As part of its authentic portrayal of today’s combat scenarios, Call of Duty: Modern Warfare loves a bit of military jargon. Its back-and-forth chatter between soldiers and radio operators is all FOBs, PIDs, IEDs, and DVDs.
Ok, maybe not the last one.
For the uninitiated, this frequent use of acronyms and technical phrases can be a little disorienting, so we’ve put together this short guide to help you familiarise yourself with the language of Modern Warfare.
Let’s start with some of those acronyms. All of the missions for Call of Duty’s campaign take place within the AO - the area of operations. The FOB is the forward operating base from which your team deploys. The initial goal of your campaign is to track down The Wolf, the leader of Al Qatada, believed to be responsible for a terror attack in London. As part of this, you need to make a Positive identification (PID), before attempting to apprehend the target. Lastly, an IED is an improvised explosive device. You’ll frequently encounter IEDs in your AO, but if you find IEDs in your FOB, you’ve got a big problem.
Radio communication is a vital element of Modern Warfare. You’ll regularly hear characters in your team communicating with their mission handlers back home. To ensure consistency in communications, the key individual in your team utilise unique Call-Signs. For example, Captain Price’s callsign is Bravo Zero-Six, whereas the CIA operative known as “Alex” uses the callsign Echo-Three One.
Military communications also utilise more specific code-phrases to further detail who is speaking, who a communication is for, and the conditions under which the communication is being made. For example, “Actual” refers specifically to the unit leader, and can be used by mission handlers to send a message direct to that individual, or by the unit leader to clarify it is them who is speaking. If you hear an operator say they’re “In the blind”, this means the speaker is letting the receiver know they cannot or may not be able to hear any response to their message.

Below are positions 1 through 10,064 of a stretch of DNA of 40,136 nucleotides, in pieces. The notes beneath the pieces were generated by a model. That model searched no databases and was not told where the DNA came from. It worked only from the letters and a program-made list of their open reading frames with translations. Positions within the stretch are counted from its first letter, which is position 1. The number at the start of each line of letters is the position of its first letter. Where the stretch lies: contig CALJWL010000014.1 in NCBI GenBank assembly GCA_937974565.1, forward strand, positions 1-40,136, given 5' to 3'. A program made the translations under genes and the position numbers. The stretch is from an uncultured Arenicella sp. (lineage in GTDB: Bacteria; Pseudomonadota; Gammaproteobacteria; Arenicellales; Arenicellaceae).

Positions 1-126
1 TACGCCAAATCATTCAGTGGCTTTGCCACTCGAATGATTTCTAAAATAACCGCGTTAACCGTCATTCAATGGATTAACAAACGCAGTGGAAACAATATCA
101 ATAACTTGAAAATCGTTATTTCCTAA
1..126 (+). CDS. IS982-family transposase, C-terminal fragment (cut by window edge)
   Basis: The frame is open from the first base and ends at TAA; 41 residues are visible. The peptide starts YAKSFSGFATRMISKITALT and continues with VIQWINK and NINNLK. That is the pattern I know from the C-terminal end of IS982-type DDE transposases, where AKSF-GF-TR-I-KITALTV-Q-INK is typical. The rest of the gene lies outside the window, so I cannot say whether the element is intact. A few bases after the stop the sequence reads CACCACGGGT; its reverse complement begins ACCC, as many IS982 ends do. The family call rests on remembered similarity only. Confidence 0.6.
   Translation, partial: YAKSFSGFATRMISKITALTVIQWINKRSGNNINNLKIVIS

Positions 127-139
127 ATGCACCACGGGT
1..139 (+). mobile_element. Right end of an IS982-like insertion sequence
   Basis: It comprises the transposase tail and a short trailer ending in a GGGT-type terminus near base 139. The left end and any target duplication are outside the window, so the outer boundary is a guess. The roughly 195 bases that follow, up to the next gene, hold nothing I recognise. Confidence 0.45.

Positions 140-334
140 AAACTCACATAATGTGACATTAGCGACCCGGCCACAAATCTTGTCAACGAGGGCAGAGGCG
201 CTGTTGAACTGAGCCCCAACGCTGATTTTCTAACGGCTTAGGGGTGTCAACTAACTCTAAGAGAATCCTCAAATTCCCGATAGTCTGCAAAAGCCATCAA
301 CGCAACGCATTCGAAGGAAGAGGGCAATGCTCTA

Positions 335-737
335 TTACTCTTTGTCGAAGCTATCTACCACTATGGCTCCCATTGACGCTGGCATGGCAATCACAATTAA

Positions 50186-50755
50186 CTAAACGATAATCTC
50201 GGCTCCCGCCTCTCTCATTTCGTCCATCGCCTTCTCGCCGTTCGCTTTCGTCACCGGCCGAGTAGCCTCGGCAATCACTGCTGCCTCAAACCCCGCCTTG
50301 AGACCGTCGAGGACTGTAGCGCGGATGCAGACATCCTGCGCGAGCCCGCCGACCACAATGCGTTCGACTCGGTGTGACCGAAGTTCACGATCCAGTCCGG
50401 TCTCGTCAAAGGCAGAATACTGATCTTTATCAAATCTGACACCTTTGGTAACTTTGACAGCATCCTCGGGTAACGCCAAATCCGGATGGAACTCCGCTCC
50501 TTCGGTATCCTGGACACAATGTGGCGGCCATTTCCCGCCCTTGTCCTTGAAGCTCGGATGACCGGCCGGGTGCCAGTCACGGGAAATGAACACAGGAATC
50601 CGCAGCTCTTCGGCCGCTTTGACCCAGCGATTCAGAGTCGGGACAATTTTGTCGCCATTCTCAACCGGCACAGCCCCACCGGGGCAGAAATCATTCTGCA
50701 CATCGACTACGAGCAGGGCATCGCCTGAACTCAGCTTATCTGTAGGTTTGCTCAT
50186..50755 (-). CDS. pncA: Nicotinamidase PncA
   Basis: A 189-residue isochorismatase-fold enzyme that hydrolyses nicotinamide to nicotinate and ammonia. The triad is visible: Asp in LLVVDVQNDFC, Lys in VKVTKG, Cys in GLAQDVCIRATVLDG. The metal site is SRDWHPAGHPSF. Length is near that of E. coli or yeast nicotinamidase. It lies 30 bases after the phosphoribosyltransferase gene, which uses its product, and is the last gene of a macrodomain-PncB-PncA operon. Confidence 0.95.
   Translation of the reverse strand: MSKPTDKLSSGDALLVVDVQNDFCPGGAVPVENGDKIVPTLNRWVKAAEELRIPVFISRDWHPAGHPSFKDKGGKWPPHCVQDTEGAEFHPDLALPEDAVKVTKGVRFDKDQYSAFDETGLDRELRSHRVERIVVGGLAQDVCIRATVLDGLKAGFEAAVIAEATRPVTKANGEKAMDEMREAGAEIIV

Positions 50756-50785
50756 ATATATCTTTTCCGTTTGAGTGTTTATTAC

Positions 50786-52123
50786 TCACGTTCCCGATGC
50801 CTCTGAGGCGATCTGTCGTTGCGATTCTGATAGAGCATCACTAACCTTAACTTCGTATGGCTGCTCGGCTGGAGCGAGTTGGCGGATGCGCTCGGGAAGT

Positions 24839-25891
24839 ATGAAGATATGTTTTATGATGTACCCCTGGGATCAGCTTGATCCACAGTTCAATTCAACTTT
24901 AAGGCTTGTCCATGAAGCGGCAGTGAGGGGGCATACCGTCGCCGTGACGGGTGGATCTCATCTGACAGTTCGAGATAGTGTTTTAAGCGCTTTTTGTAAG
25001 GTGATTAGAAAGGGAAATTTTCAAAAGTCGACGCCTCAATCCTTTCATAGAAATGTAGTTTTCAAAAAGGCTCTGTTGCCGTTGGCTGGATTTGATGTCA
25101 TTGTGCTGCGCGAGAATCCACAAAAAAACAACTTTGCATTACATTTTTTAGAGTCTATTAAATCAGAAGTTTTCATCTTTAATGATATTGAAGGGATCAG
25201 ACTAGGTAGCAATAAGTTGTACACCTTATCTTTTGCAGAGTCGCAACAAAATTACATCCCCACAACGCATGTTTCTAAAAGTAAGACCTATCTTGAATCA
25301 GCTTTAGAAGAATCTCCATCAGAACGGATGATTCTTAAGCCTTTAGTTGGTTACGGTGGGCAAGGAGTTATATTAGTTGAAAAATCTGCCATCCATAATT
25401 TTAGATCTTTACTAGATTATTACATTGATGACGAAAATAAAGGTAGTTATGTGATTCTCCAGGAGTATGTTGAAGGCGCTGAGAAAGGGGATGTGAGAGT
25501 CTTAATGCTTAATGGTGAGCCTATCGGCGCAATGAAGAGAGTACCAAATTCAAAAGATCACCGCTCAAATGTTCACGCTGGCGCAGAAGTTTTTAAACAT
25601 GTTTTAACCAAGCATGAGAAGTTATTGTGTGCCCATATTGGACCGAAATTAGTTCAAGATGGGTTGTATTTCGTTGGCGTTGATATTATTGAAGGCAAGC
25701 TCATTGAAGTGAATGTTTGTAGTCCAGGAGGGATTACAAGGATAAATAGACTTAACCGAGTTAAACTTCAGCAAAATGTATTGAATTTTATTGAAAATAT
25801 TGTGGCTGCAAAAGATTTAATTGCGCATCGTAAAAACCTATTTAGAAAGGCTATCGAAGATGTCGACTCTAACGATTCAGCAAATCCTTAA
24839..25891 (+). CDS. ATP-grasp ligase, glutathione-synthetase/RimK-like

During combat scenarios, soldiers and unit leaders will use a variety of formal and informal terms to describe their situation. If you unit leader asks you to take point, then they want you to adopt the forward assault position in the unit formation. If they ask you to take the main, however, that means they want you to enter the room or building you’re approaching via the main entrance. Targets are identified simply using the word “target”. If your squad-mates refer to an individual as “X-Ray”, however, this means that person is an unknown element.
Many areas of Urzikstan (the fictional country in which much of Modern Warfare takes place) are “target rich environments” in which viable targets are often intermingled with X-Rays and civilians. In such situations, you may be asked to “check your shots”, meaning ensure what you have in your sights is a viable target before pulling the trigger. But check you shots also be used to mean “watch your ammo”, such as during protracted firefights where the ability to resupply is limited, and ensuring every bullet counts is crucial.
Finally, if you hear your squad leader call for artillery at “Danger Close”, keep your head down, because all hell is about to break loose within a few tens of metres of you, and you really don’t want to be caught in that firestorm. Understanding your military terminology can literally mean the difference between life and death.